EC orders Apple and Google to clamp down on 'exhortative' F2P games

Consumers need to be informed of costs

EC orders Apple and Google to clamp down on 'exhortative' F2P games

National authorities have joined forced with the European Commission in an attempt to tackle in-app purchases after issues were raised regarding the nature and implementation of the free-to-play model.

The Consumer Protection Cooperation, which has been in communication with Apple and Google since December 2013, has explained that games advertised as 'free' shouldn't mislead consumers about the true costs involved, reiterating that they must be 'adequately informed' about any and all payment arrangements.

Google and Apple were also told to ensure that games do not contain "direct exhortation to children", and that all App Store and Google Play traders provide an email address so that consumers can contact them directly.

Changing the landscape of F2P

Google has already decided on a number of changes, with the firm preparing moving to implement them in the coming months.

Google Play aleterations will mean that games containing in-app purchases will no longer be able to use the word "free" on the marketplace, while payments will now need to be authorised prior to every in-app purchase.

Apple, on the other hand, continues to stall. The Cupertino giant has yet to make any changes, with the European Commission revealing that that "no concrete and immediate solutions have been made by Apple to date to address the concerns [raised]".

Of course, Apple has explained that it will address the concerns in due course, but stopped short of providing a concrete timeframe for the implementation of any countermeasures, a move that the European Commission believes highlights the comany's lack of "firm commitment".

Will 'free' games become a thing of the past?

Despite the issues with Apple, Neven Mimica, EU commissioner for consumer policy, believes that consumers should focus on the positive changes that are already being made.

"This is the very first enforcement action of its kind in which the European Commission and national authorities joined forces. I am happy to see that it is delivering tangible results," said Mimica.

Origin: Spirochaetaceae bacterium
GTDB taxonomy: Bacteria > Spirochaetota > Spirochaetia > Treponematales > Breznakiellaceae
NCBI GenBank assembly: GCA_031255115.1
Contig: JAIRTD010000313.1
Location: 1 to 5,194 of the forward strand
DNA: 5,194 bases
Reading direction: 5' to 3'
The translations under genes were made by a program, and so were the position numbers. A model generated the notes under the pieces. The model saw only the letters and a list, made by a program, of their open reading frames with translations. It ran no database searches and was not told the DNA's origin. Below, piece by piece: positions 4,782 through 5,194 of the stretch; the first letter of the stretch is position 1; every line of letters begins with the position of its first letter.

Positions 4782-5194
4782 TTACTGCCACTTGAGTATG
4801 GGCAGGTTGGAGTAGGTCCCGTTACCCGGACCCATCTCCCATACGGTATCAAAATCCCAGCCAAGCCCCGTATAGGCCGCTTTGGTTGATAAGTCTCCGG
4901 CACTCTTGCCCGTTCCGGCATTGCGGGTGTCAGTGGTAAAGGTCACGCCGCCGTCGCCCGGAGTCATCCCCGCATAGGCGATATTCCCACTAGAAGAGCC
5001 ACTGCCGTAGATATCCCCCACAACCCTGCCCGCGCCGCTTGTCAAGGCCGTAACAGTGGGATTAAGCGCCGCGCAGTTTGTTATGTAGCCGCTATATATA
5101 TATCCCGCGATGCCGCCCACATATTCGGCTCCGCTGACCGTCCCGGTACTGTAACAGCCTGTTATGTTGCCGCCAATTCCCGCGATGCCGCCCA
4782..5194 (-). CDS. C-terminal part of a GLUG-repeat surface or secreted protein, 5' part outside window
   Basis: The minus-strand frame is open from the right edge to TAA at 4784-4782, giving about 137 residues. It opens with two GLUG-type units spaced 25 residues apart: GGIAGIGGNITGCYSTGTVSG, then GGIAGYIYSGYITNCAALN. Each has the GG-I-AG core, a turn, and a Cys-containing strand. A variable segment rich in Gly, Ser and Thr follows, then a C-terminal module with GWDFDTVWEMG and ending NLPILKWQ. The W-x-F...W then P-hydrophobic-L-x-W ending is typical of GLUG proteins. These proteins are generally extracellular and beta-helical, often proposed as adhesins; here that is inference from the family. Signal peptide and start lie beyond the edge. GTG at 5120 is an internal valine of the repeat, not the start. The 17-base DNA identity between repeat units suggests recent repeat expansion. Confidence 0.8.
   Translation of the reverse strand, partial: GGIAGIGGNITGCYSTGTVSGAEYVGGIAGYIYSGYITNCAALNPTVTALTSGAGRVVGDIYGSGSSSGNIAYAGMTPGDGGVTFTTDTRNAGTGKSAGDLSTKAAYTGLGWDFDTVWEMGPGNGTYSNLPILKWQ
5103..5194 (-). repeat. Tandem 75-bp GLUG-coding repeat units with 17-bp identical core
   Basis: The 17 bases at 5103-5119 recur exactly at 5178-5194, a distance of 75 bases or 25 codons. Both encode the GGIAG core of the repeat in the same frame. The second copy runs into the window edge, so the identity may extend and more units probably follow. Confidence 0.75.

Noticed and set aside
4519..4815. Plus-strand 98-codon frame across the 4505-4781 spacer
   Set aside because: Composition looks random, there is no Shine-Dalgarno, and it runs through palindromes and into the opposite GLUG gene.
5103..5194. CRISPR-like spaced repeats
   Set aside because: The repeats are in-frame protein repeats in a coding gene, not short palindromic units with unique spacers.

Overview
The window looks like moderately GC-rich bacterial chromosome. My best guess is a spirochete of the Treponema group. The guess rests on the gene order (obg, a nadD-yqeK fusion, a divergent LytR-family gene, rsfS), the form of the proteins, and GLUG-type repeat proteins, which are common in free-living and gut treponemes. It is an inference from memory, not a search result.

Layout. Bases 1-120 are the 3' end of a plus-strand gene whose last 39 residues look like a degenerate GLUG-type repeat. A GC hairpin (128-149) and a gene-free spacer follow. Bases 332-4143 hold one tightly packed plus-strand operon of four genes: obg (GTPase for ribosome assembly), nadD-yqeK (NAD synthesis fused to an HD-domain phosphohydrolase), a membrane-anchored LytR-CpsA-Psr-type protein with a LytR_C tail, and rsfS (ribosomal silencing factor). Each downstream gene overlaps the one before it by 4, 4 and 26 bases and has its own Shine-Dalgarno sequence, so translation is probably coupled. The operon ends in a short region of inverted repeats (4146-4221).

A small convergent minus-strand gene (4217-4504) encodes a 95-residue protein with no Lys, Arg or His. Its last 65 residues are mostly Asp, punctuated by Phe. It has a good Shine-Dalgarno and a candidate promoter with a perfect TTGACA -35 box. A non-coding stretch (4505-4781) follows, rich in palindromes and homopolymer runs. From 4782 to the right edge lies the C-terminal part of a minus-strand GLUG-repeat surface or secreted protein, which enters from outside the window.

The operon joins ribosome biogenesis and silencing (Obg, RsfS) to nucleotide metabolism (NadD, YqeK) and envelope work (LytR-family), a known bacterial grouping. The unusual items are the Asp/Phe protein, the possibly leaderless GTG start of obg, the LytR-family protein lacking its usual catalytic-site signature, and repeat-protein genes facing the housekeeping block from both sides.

"This is significant for consumers. In particular, children must be better protected when playing online.

"The action also provides invaluable experience for the ongoing reflection on how to most effectively organise the enforcement of consumer rights in the Union."


UK developer and publisher network, TIGA, has commended the European Commission's stance on in-app purchases, and hopes that UK policy makers will take the next step by pushing for an internationally consistent approach for IAP regulation.

"It is important to note that the EC recognises both the legitimacy of the free-to-play business model and its economic and innovative potential," said Dr Richard Wilson, TIGA CEO.

It's essential that all consumers, but especially children, are provided with absolute clarity of information.
Richard Wilson

“It's [also] essential that all consumers, but especially children, are provided with absolute clarity of information and age-appropriate purchase mechanisms at the platform owner level.

"As the OFT noted, the UK market has made rapid and significant progress in these areas, so it is encouraging that we will see other EU member states following suit."

Despite the fact that TIGA findings show that 95 percent of free-to-play gamers never spend a penny, Wilson believes that a fresh, coordinated approach will help secure a bright future for the F2P sector.

“Our own findings show that 95 percent of consumers never pay anything for free-to play games. So given this is a model which generally delivers fantastic value for consumers, this coordinated approach will help protect that value, and ensure a bright long-term future for the F2P sector," explained Wilson.

“We now need the EU and UK policy makers and regulators to work for an internationally consistent regulatory approach towards IAPs.”

What do you call someone who has an unhealthy obsession with video games and Sean Bean? That'd be a 'Chris Kerr'. Chris is one of those deluded souls who actually believes that one day Sean Bean will survive a movie. Poor guy.